Simple Modern Tennis 

By Kevin Nguyen


The Basics of the Two-Handed Backhand

Posted by CoachKevin on July 14, 2013 at 8:25 PM


Part I – What grip should you be using? How to grip the handle?


The two-handed backhand does not exactly have a magic grip you should be using with your non-dominant hand; however, a continental grip is the best choice for your dominant hand. Your dominant hand should be gripping the racket on the bottom end of the racket, whereas your non-dominant hand is placed right above it. Your grip for your non-dominant hand should be some kind of forehand grip – an eastern or semi western grip is ideal. (See Picture above for a visual of the two-handed grip)


Once you have the two-handed backhand grip down, move on to the next step.



 Note: Your non-dominat hand is always the boss of the two-handed backhand.

Part II – Coiling your body and proper footwork


Once you get into your two-handed backhand grip in the ready position, you begin the coiling phase of the stroke by stepping to the left with your left foot. As you are stepping to the left, take the racket straight back and turn your shoulders far enough to where you can see your right shoulder in front of you. Now once you are turned, step in with your right foot so that it is in front of your left leg to add forward momentum into your shot. (See Picture above for examples of the coiling and footwork)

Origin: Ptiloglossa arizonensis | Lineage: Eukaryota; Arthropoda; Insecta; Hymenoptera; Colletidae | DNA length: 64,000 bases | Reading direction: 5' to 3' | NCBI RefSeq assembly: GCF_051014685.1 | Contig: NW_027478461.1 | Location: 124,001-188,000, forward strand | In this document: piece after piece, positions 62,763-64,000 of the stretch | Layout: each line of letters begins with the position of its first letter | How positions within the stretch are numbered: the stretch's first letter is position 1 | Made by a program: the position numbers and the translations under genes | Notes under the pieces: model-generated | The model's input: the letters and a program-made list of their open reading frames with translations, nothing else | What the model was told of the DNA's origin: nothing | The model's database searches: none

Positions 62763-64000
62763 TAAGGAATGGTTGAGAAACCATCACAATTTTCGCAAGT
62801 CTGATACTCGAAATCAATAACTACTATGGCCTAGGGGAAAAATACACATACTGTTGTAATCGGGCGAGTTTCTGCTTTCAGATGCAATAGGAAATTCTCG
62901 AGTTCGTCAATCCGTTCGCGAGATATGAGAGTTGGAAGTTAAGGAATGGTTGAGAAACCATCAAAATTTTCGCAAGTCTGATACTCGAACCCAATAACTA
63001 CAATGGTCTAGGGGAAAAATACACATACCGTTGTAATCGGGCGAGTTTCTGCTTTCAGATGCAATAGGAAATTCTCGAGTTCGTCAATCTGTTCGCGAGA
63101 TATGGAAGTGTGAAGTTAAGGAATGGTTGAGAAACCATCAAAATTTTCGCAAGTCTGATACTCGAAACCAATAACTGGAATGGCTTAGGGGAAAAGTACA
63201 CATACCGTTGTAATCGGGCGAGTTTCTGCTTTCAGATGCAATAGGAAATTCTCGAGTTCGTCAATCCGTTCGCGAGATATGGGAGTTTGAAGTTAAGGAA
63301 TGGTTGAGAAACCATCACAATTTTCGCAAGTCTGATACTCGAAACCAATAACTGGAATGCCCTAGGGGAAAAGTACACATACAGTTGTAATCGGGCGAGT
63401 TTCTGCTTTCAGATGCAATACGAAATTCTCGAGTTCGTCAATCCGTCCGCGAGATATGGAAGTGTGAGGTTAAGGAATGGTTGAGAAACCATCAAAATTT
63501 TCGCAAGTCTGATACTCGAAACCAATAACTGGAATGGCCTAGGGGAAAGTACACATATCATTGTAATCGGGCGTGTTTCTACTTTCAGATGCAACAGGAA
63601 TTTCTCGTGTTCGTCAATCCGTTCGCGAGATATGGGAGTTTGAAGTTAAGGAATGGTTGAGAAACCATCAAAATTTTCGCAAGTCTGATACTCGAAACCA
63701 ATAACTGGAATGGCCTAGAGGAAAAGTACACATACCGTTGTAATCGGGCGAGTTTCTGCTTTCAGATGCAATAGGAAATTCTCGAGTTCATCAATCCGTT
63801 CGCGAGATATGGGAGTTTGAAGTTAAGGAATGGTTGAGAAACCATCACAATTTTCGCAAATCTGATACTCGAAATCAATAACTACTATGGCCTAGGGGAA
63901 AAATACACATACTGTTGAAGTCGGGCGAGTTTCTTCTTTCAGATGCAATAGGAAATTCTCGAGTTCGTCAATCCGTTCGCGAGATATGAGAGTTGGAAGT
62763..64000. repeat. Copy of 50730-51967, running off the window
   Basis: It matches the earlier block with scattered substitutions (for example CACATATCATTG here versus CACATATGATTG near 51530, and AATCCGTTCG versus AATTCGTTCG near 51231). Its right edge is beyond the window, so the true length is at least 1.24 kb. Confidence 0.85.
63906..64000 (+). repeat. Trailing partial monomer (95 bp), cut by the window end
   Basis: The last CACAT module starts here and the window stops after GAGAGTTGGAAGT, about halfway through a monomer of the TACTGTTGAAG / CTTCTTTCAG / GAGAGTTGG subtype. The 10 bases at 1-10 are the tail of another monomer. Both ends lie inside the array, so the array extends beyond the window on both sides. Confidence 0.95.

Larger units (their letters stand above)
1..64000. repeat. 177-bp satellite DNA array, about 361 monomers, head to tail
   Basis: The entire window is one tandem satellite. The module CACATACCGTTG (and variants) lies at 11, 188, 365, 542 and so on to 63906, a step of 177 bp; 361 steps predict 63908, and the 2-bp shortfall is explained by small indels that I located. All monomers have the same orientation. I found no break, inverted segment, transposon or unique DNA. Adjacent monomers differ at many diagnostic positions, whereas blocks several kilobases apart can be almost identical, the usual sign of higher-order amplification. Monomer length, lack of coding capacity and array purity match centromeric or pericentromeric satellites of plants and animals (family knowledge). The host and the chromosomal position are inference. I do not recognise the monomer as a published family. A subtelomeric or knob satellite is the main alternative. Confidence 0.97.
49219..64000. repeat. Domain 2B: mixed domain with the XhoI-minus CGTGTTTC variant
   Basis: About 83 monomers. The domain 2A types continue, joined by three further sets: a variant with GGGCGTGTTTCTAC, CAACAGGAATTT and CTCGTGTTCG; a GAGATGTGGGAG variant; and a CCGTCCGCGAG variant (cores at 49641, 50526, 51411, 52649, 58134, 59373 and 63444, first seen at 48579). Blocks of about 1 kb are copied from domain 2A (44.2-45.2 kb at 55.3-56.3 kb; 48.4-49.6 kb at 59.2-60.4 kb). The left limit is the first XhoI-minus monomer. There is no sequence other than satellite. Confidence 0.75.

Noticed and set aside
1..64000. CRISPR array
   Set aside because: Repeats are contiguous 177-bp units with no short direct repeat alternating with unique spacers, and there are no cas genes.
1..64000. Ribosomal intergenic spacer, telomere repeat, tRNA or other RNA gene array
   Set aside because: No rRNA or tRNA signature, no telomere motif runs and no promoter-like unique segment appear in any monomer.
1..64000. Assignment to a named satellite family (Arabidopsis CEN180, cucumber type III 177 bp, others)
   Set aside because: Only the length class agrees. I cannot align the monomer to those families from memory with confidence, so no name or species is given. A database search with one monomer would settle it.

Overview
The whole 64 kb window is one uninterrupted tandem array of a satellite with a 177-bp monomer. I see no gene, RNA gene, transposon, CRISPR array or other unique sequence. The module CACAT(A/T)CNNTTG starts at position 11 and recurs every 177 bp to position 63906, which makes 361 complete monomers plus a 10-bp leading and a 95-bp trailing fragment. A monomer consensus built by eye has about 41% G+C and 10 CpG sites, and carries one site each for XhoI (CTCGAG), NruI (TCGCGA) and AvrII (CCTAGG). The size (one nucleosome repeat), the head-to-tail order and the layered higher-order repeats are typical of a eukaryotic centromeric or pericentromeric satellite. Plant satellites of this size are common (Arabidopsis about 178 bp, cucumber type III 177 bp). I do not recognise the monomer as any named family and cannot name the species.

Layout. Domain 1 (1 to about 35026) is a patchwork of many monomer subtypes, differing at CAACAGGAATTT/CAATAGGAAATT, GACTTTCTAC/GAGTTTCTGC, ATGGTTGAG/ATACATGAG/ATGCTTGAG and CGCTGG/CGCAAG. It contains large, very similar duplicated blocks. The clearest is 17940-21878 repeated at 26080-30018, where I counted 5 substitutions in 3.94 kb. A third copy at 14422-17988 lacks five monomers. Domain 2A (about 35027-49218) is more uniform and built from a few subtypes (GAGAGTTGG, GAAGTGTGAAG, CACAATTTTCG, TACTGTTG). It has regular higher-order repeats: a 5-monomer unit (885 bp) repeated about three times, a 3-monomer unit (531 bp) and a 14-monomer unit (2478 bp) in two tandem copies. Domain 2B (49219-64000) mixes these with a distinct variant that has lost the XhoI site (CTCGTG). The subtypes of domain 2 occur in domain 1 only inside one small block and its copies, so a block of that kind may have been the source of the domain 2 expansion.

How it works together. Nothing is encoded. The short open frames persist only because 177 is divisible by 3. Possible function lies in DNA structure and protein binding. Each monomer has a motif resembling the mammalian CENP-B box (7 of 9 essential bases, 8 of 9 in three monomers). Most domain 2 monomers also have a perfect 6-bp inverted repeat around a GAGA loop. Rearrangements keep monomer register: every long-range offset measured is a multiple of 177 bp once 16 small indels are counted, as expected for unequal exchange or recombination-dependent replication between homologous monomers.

You are now ready to move on to the swinging phase; the difficult part.





Part III – The forward swing phase and the follow-through


Note: Before moving on to the forward swing phase, it is important to know when dropping the racket head, that it is up to you to drop your arm into a straight-arm position like John Isner of USA or in a more bent position like David Ferrer of Spain. I personally recommend the straight-arm.

Now once you have stepped into the ball, when doing the forward swing, your body is what swings and accelerates your arm. You begin the forward swing phase by opening up your body to your target; also known as uncoiling. And as a result of the uncoiling, the racket will naturally fall into the buttcap position (See picture above) and then immediately your arm will spring and accelerate forward through the ball, creating tremendous racket-head speed and easy power. 

Once the hitting arm has been accelerated through the ball, the follow-through should often be over your shoulder where the left arm is a position where it looks like you can look at your watch.


 Check out video examples of Murray:


Q:How similar is the backhand technique to the forehand?

A:It is essentially the same thing in terms of the use of the core (body); a lefty forehand but with the right arm for extra support.

This is my guide on the basics of the two-handed backhand. Hope you find it helpful!






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